Take the time to access where you are today, identify problems that are currently being addressed with social tools. Consider if the correct resources are being directed towards the right problems. If you are heavily regulated make sure you have governance process in place to address these. Identify the people or roles that will focus on social business and how these individuals will coordinate with each other. Use listening tools to collect information about your brand, customer service and competition. This area hols tremendous potential for organisations.
Ensuring that your business has enough resources is fundamental. Have you chosen to assign the tasks to an individual or will it be on top of someone’s day job. Will you have incentives in place, targeting and rewarding the correct people. Have you resources in place for communication, content creation, community management and training.
Whilst the report makes it clear that many companies are not measuring and whilst in experimentation mode this may not be so important. Measurement will however need to be conducted especially when redefining practices and processes, measuring adoption thought will be misleading so not advised. For people, often what matters most is whether the tools helps them to do their jobs more effectively.
Given that social business is just getting started you may be tempted to wait. But that approach may delay achieving its potential in your organisation, to the detriment of your innovation, leadership, operations and marketing.
Almost everyday I get the opportunity to discuss the digital landscape, present and future, with some bright minds. The latest study from IBM the 2012 Global Student Study, collected the results from over 3,300 students from around the world and it forms a fantastic read. You can get a copy from me here: Download
Here are some excerpts I found interesting.
Growing up with social and mobile technology at their finger tips, students have already integrated technology into their world view. When thinking about major forces, students are much more preoccupied with the impact of the economy on the job market, versus CEO’s who are are focused on technology integration.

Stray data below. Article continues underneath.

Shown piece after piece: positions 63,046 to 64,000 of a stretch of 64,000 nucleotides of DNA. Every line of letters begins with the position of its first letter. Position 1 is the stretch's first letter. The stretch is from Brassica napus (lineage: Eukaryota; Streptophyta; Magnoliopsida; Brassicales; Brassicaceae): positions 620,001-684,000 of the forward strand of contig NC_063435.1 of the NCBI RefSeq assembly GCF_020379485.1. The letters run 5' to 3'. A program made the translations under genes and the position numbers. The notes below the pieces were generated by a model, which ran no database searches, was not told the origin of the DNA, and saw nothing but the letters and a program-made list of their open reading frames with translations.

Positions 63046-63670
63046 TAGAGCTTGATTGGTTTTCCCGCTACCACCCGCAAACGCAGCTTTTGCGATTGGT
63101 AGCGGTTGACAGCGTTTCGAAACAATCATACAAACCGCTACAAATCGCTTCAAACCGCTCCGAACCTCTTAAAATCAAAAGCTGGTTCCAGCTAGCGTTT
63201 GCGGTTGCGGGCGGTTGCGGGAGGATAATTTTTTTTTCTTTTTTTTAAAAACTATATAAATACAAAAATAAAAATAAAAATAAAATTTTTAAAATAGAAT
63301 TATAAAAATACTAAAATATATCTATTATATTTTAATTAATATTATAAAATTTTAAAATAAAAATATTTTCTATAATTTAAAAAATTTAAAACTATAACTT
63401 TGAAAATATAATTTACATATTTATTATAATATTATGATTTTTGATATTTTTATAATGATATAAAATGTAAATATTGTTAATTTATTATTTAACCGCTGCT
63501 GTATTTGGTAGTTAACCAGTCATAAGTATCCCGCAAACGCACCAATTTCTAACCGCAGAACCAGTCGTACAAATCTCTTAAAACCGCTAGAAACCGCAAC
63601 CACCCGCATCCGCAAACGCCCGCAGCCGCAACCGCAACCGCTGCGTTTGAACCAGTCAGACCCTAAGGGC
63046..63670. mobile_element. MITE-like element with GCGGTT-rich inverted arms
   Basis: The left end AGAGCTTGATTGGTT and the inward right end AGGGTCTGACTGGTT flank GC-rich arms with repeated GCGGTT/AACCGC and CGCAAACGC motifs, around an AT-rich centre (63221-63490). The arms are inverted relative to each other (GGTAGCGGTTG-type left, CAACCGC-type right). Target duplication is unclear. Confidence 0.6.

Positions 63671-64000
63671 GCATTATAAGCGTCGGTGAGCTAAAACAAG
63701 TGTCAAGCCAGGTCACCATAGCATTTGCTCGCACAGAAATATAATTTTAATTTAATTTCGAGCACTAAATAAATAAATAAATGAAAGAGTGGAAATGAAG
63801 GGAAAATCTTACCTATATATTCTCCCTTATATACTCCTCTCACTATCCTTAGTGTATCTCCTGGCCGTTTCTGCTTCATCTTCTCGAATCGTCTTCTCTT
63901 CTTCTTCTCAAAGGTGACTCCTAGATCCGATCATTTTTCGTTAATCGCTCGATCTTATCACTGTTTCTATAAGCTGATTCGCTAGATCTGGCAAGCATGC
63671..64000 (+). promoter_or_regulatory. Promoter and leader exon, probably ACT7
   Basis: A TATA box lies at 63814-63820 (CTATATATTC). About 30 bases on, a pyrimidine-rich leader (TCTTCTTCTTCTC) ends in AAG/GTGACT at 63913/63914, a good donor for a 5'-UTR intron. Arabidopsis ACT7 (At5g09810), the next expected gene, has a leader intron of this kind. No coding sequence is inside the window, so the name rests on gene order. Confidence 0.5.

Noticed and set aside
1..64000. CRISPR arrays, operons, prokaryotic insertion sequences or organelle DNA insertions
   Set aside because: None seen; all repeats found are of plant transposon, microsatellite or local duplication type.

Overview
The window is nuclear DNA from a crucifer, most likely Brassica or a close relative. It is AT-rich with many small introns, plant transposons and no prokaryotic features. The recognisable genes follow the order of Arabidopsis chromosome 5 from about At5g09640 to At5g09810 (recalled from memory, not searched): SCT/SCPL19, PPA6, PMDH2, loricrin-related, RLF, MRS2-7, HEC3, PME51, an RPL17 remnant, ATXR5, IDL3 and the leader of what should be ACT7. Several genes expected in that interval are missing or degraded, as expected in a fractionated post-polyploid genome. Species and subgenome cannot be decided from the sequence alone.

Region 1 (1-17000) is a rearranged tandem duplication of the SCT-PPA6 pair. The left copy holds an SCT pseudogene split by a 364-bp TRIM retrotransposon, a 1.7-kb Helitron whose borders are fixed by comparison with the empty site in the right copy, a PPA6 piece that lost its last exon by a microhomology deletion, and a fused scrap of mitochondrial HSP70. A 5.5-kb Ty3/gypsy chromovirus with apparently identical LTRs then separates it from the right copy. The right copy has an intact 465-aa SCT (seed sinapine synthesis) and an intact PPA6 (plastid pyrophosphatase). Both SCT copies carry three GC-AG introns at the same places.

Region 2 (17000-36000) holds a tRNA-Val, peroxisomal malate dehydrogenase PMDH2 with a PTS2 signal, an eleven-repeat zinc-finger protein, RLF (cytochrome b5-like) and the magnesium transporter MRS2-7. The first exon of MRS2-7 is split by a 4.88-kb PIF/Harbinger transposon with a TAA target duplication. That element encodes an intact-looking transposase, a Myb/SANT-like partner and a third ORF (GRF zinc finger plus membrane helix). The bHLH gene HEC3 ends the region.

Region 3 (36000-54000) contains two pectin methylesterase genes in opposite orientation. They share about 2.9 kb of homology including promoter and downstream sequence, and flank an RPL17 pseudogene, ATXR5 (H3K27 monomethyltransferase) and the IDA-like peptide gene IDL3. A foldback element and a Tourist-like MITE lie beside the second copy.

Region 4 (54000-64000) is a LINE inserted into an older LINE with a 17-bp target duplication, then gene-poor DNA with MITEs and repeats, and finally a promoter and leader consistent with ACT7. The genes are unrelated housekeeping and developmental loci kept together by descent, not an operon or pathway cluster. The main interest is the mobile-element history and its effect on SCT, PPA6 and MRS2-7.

Digital, social and mobile spheres are quickly converging – connecting customers, employees and partners to organisations and to each other. As a result, employees are beginning to be empowered as part of open, less rigidly controlled organisations. Customers are increasingly engaged as individuals rather than market segments – anywhere and at any time.
Although business leaders are acutely aware of the pervasive influence of new digital channels, students view them as even more important. Only 56 percent of CEOs use Web sites and social media for customer relationships today, compared to 70 percent of students who believe organisations should do so. Today, CEOs believe face-to-face interaction is the most important tool in building customer relationships, while students cite social media and Web sites. Both students and CEOs do agree, however, that traditional media falls behind both face-to-face interaction and social media/Web sites
Five out of ten students said they interact online with people they don’t already know – in other words, they use social media to reconfigure and expand their social networks into totally new areas. In fact, even before finishing college, students are joining professional social networks such as LinkedIn to establish and benefit from professional relationships.